absorbing & deeply affecting story around it, all depicted in a manner
that only magnifies the haunting horrors of the Holocaust.
The story of Son of Saul takes place inside the Auschwitz concentration camp during World War II and covers a day or two in the life of a Hungarian-Jewish prisoner who, along with a selected few, is tasked with the disposal of the corpses of gas chamber victims. The plot follows his dangerous & desperate attempt to provide a proper Jewish burial to the body of a young boy he takes for his son.
Co-written & directed by László Nemes, Son of Saul marks his feature film debut and it is by every means a sensational start to his directional career. The film is disquieting from the very first scene that takes us through Saul's daily duty in the camp and it is through his eyes that we get a glimpse of genocide in fully-operational mode. And all of it is shown from such an extreme close-up that it is bound to discomfort many.
The deftly written screenplay is worthy of mention as well for it keeps a stringent focus on what's going on with the protagonist amidst all the horror, chaos & despair and never for once leaves his side. The decision to illustrate the brutal life of Sonderkommando is commendable too for they've been a subject of controversy throughout history as many consider them to be collaborators who assisted the Nazi in exterminating their own race.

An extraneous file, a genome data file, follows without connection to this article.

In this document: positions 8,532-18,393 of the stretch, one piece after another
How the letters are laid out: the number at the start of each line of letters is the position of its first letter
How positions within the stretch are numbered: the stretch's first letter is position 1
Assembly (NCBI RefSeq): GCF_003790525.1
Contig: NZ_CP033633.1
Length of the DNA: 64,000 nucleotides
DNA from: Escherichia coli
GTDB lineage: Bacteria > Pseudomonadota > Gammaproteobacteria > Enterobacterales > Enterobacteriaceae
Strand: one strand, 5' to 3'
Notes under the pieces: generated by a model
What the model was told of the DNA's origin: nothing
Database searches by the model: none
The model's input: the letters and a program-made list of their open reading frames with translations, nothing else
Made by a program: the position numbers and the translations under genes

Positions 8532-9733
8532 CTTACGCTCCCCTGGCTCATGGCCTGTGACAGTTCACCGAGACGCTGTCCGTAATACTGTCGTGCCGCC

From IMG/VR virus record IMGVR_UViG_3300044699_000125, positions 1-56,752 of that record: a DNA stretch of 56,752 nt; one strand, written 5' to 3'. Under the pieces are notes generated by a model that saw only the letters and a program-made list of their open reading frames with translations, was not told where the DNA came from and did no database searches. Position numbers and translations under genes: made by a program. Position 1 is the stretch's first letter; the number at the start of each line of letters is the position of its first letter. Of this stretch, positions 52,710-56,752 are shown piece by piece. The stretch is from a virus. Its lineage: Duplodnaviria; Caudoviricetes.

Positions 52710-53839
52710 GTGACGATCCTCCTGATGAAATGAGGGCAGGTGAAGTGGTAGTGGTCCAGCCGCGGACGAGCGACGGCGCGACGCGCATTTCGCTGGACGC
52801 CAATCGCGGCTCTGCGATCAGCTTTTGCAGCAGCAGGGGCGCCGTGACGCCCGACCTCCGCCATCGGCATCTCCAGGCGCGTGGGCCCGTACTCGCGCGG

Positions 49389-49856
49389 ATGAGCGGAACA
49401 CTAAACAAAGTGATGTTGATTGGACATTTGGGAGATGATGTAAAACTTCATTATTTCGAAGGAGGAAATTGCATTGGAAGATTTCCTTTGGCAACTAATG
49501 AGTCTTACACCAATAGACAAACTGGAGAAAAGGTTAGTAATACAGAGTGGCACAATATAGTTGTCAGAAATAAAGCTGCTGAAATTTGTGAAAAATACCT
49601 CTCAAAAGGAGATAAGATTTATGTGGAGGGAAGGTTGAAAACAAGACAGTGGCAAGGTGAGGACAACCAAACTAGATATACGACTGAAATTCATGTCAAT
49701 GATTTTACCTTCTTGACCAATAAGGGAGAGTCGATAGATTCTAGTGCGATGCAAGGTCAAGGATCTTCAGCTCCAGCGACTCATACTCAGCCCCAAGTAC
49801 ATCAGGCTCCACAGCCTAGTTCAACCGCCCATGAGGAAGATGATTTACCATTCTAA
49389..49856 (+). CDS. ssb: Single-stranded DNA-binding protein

Son of Saul shows that Sonderkommando were no less victims than other prisoners in the camp for they had no control of their destinies, were inducted into the unit regardless of their choice & were forced to act under the threat of death. Their slightly improved living conditions compared to other prisoners only existed because they were needed by Germans to keep their death factories running and while it was a cruel situation for them to be in, it did help them survive longer than the others.
Cinematography is a definite highlight for the camera stays alongside Saul throughout his ordeal & serves as his companion at all times. It also employs shallow focus to blur the genocidal massacre taking place in the background and the unusual aspect ratio it opts for further helps in realising its narrow field of vision. Many segments are shot in single, unbroken takes plus the very atmosphere of despair & gruesome horror is effectively maintained over the course of its 107 minutes runtime.
Sound design is another impressive element that, through the expertly assembled screams, cries & pleadings, gives the viewers a perception of what's happening around Saul at any given time, thus allowing them to imagine the horrible imagery on their own. And just like the stellar camera-work, it stays within the main character's field of vision & hearing. Editing is brilliantly carried out for there isn't even one inessential sequence present in the final print and all events unfold at a steady pace.